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Time for change at the ombudsman

  • To gain an understanding of how the FOS is being reformed
  • Grasp how the reforms could affect advisers
  • Learn about the challenges facing the organisation .
Time for change at the ombudsman

‘‘If something’s gone wrong, we have the power to put it right,” the Financial Ombudsman Service (Fos) writes on the homepage of its website. The irony of this statement is that things have been going wrong at the Fos itself.

An undercover investigation broadcast earlier this year by Channel 4’s Dispatches exposed a number of failings within the organisation, primarily stemming from the fact that many staff were severely under-trained, after several years of soaring demand for its services.

“Staff with inadequate training or understanding of financial products are judging cases, with some having reached decisions in favour of the banks without properly reading case files,” the investigation alleged, a claim that suggested there could be thousands of decisions that need to be re-examined.

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The fallout from the investigation was both damning and wide-reaching. Former pensions minister Ros Altmann urged the government to take action and have the ombudsman’s management team respond to the allegations. 

Some organisations, such as the Personal Investment Management and Financial Advice Association (Pimfa), the intermediary trade body, have called for cases with questionable outcomes to be reopened and re-examined.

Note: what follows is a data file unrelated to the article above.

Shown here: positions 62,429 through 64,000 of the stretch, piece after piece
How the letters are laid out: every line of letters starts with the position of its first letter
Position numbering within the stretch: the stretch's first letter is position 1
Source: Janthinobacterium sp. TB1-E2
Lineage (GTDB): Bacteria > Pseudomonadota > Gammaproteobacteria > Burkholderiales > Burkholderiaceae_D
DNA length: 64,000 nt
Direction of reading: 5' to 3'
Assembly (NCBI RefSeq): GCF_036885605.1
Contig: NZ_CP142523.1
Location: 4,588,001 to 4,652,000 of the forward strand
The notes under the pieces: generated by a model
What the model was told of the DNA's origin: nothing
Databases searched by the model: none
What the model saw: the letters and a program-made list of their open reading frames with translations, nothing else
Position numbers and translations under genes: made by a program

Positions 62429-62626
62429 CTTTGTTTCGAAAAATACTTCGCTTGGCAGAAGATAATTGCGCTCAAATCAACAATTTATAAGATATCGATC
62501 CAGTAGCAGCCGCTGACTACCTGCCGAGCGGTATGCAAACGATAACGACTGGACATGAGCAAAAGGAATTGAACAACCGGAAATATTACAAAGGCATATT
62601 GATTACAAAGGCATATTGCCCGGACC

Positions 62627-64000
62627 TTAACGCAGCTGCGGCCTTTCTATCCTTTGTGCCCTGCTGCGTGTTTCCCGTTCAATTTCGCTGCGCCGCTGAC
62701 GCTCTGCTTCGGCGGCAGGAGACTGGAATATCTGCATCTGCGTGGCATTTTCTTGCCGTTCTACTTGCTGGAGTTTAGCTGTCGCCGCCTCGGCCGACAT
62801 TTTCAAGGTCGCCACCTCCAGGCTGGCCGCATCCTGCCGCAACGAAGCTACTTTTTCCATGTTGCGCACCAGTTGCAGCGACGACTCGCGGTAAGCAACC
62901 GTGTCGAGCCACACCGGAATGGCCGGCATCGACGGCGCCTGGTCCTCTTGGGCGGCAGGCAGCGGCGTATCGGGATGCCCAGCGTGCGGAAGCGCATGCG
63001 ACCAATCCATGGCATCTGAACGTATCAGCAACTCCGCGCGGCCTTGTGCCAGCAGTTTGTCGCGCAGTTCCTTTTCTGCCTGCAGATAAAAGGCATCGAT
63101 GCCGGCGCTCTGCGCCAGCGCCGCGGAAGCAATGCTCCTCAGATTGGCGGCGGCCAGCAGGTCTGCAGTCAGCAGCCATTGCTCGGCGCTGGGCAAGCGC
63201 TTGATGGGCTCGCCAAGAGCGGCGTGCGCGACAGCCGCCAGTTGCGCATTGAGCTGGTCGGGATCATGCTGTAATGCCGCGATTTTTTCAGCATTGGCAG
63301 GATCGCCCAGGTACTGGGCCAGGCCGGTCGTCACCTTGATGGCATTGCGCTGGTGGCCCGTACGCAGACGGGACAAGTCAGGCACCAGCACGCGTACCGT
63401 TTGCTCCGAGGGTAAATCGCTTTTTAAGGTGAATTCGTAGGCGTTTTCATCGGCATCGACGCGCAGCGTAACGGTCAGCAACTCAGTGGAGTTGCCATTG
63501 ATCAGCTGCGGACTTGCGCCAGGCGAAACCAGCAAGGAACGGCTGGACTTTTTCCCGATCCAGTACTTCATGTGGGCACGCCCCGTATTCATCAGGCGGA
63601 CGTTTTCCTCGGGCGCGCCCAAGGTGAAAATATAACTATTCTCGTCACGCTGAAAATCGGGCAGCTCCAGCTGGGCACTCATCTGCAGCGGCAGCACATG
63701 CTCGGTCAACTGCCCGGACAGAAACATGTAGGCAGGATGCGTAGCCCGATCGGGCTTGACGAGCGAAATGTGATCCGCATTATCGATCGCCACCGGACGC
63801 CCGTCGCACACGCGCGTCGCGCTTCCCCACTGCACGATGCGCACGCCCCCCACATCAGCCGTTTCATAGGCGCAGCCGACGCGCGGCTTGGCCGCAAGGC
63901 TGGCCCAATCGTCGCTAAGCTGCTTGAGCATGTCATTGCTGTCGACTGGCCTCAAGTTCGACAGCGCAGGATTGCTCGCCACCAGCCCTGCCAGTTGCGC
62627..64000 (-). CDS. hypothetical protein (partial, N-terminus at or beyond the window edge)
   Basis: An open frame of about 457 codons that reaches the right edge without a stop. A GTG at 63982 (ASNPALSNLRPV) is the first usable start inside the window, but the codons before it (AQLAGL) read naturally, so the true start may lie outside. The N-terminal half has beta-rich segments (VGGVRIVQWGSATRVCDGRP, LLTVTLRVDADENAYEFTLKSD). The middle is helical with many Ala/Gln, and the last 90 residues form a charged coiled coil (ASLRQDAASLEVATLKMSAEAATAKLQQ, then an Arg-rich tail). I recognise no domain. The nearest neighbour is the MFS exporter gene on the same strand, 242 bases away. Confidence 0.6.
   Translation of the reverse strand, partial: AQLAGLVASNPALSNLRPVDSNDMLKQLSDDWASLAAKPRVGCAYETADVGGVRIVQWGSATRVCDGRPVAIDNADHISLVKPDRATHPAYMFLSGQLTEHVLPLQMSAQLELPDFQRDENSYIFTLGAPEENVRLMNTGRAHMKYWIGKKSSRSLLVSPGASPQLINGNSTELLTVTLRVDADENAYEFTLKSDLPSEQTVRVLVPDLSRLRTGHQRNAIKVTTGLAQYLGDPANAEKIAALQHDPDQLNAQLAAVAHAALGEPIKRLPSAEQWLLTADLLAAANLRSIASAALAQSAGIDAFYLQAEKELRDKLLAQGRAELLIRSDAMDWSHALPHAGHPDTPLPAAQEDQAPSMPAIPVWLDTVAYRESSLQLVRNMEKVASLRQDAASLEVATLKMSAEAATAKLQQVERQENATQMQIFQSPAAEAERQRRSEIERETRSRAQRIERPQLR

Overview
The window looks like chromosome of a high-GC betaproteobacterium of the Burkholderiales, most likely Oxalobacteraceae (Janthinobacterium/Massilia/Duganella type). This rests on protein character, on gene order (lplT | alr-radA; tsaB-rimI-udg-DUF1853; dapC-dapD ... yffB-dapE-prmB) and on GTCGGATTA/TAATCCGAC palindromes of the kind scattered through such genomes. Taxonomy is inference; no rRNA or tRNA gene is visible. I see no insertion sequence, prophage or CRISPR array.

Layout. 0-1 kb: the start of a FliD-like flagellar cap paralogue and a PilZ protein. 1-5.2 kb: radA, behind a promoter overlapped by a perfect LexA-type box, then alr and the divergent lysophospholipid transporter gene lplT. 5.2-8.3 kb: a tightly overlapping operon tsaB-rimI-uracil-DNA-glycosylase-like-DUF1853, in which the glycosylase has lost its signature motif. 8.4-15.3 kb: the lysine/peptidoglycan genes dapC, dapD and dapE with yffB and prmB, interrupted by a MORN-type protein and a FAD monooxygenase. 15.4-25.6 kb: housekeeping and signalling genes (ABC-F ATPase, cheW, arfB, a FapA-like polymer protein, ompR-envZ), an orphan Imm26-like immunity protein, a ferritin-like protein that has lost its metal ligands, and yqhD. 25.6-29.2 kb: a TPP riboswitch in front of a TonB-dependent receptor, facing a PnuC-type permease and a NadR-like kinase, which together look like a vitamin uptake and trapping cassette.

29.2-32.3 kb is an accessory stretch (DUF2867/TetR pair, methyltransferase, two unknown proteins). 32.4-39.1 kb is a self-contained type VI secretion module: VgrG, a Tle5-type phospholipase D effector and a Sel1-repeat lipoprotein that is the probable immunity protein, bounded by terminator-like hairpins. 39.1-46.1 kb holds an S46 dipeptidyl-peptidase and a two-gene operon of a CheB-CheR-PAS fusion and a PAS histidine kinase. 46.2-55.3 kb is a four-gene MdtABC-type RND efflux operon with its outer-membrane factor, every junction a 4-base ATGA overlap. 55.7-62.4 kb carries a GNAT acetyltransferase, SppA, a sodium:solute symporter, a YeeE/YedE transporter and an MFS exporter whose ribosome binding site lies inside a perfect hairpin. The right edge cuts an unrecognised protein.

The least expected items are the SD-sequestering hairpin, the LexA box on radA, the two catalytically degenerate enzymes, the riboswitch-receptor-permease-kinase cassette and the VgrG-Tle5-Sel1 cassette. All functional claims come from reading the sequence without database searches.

An independent review commissioned in light of the programme defended the Fos in many areas and said it was not “institutionally biased” against consumers.

But the review, conducted by Richard Lloyd, a former executive director at Which?, did make a total of 22 recommendations to address issues that it said often stemmed from overwork. A Fos spokesman says its board has agreed to these. Some of the suggestions are relatively broad, so more specific measures could yet emerge.

Recommendations include strengthening training, focusing on motivational team building, giving clearer notifications of rulings and assessing “the balance between digital knowledge capture and provision and caseworkers’ experience of financial products and services”. 

The review has also urged the Fos to “project its medium-term costs based on sensible assumptions about case volumes and organisational capabilities, human and technological, required to provide a quality service”.

A Fos spokesman notes that the organisation has made investment in IT infrastructure and enhanced its training programme. “We also said we’d need to look at how we charge businesses we get complaints about, and we’re beginning to have conversations with industry stakeholders about that,” he notes. “We are constantly evolving, based on the number and type of problems people bring to us to resolve, and we’re always looking for ways to improve how we do things.”

Other recommendations could spell important changes for intermediaries. 

Notably, the review recommended consulting on a funding overhaul and the introduction of a risk-based levy. Under this model, firms would pay based on the level of risk they bring to the market. As Money Management has previously reported, advisers have welcomed this and argue that providers should contribute to the Fos’s upkeep in order to take responsibility for the suitability or otherwise of their products.

“Why don’t product providers and wealth managers also pay into the Fos?” asks Susan Hill, a chartered financial planner.